Do you believe that the risk asset sell-off reflects a fundamental deterioration of economic conditions globally?
We don’t think we are currently facing a fundamental risk of deteriorating
economic conditions. Financial markets discount the risk of a recession. This is not
the case in our view: world GDP growth is decent, albeit below potential and
uneven, inflation dynamics are mostly being influenced by oil prices, and Central
Banks are still very proactive and supportive. However, we recognize that overall
economic and stability conditions remain vulnerable, while corporate earnings in
the US are in the late stages of the cycle. Financial markets are exposed to
contingent elements that reflect a deeper malaise in terms of being policy
dependent. China, in particular, is the country that worries the markets the most.
While conscious of the risk of policy mistakes, we remain constructive on China
while closely monitoring policy actions.
What are the consequences of low oil prices and what’s your view for the 2016?
Generally speaking, lower oil prices are positive for both economies and equity
markets. However, to have a proper interpretation, it is important in our view to
identify the causes, the size and length of the shock and frame this against the
current economic and market conditions.We believe that today’s oil price
dynamics are mainly driven by a mismatch between demand and supply that results
in an oversupply. A secondary reason for the decline in oil, at least for the time
being, is a slowing in economic growth.We believe the final effect on the economy
depends on the nature of the oil shock.With a supply-driven shock (historically less
frequent, but today’s case) the correlation with the economy is on average negative: under such a scenario a lower oil price should have a positive effect on growth. By contrast, a demand-driven shock will show a positive correlation. The persistent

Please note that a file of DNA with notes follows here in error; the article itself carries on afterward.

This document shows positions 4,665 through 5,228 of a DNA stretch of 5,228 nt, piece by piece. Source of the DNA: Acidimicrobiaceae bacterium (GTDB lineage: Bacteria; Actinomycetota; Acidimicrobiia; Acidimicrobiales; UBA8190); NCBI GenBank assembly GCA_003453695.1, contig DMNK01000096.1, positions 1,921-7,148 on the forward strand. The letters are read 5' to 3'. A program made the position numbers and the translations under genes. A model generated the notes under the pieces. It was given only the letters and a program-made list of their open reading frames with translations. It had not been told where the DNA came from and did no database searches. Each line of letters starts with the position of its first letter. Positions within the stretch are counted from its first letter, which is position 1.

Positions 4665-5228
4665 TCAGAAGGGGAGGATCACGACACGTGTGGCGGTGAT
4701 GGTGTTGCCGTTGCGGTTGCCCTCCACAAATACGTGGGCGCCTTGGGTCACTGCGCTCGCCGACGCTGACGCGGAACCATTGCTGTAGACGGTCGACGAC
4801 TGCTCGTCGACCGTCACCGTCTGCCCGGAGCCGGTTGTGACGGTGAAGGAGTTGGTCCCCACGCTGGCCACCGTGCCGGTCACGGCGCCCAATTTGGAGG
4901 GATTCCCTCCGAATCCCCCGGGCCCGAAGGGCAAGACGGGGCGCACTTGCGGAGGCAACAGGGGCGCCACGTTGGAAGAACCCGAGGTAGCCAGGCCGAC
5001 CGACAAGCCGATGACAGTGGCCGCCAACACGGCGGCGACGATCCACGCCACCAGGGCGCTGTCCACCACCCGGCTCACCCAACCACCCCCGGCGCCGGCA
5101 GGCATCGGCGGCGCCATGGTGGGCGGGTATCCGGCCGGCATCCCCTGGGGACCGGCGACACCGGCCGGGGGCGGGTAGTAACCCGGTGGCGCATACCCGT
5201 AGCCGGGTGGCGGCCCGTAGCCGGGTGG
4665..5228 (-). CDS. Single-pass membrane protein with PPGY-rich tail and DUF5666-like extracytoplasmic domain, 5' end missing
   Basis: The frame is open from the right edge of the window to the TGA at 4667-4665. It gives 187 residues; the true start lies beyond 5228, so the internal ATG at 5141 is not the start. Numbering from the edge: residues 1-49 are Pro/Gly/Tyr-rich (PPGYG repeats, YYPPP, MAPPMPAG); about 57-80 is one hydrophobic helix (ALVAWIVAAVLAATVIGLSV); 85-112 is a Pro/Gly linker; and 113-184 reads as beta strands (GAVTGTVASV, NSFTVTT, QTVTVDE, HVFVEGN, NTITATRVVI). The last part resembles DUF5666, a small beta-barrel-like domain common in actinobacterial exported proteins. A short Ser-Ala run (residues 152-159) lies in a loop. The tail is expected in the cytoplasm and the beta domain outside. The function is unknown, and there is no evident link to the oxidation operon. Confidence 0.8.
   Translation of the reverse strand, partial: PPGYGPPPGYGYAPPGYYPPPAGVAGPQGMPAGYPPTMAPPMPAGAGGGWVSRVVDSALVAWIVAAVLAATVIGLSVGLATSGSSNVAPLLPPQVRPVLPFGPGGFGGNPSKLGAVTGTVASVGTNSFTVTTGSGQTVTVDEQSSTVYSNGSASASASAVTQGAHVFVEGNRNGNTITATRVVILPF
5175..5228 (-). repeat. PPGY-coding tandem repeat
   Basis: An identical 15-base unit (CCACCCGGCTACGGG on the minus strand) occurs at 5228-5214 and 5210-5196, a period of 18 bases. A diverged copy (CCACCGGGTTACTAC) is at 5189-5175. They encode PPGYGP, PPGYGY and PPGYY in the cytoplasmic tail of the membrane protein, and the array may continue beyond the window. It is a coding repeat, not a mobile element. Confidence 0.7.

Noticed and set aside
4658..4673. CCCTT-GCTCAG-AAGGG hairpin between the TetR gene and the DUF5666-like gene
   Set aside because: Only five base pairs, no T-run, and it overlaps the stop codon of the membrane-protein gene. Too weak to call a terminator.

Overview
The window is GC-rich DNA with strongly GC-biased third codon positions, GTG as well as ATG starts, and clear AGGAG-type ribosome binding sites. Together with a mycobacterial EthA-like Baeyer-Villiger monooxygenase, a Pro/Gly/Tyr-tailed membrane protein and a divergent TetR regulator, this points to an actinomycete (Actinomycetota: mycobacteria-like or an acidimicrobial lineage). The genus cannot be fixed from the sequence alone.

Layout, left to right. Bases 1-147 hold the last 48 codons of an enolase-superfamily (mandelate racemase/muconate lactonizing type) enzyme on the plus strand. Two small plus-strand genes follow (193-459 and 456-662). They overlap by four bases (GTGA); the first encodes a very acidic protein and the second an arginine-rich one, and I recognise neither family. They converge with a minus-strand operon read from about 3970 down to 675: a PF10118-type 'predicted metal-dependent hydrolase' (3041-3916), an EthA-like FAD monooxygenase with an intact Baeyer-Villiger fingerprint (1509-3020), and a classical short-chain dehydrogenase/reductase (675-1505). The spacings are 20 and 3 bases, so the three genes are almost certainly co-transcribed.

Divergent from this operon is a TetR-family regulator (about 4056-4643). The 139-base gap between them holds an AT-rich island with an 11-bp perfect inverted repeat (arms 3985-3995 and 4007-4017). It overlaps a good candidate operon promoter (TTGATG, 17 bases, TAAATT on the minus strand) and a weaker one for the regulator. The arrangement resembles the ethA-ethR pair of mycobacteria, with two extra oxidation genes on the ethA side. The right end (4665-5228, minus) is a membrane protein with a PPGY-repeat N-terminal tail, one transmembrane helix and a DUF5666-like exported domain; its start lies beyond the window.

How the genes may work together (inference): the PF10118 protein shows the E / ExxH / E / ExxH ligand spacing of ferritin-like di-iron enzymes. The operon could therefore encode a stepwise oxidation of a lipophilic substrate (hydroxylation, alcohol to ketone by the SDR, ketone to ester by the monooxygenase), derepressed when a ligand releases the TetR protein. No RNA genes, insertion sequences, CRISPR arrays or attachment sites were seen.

decline in oil prices has forced us to re-estimate our inflation forecast for 2016,
which is now down to 1.5% in the US, 0.8% in both the Eurozone and Japan.We
don’t believe that a global deflation will materialize: if we exclude the energy
component the scenario is for a moderate inflation almost everywhere. However,
we see pressures mounting for new Central Bank actions. Central Bank governors
are facing a widening gap between current inflation levels and targets, fragile
economic growth and financial market turmoil. Not exactly the ideal world.
Oil prices are just one piece of evidence regarding the fragility of the economic
environment. However, should our thesis of supply shock hold, and oil prices
converge back to equilibrium levels in the medium term, a positive reaction from
the equity market is likely. In the meantime, the High Yield market, where energy is
a relevant component, will likely remain under pressure.
Do you see the risk of an Emerging Market meltdown or, conversely, do you see triggers for an acceleration in EM growth?
We prefer to look at Emerging Markets at the individual country level, as they are
highly heterogeneous, in particular over the last 3 years. The weakness of the
commodity cycle was especially harmful for most of these countries, but we expect a
modest improvement in 2016.We continue to look at those countries that show a
credible commitment to rebalancing their economies, improving their economic
and stability conditions, and reducing their external vulnerability. India and
Indonesia are, in our view, on the right track and have policy room to maneuver to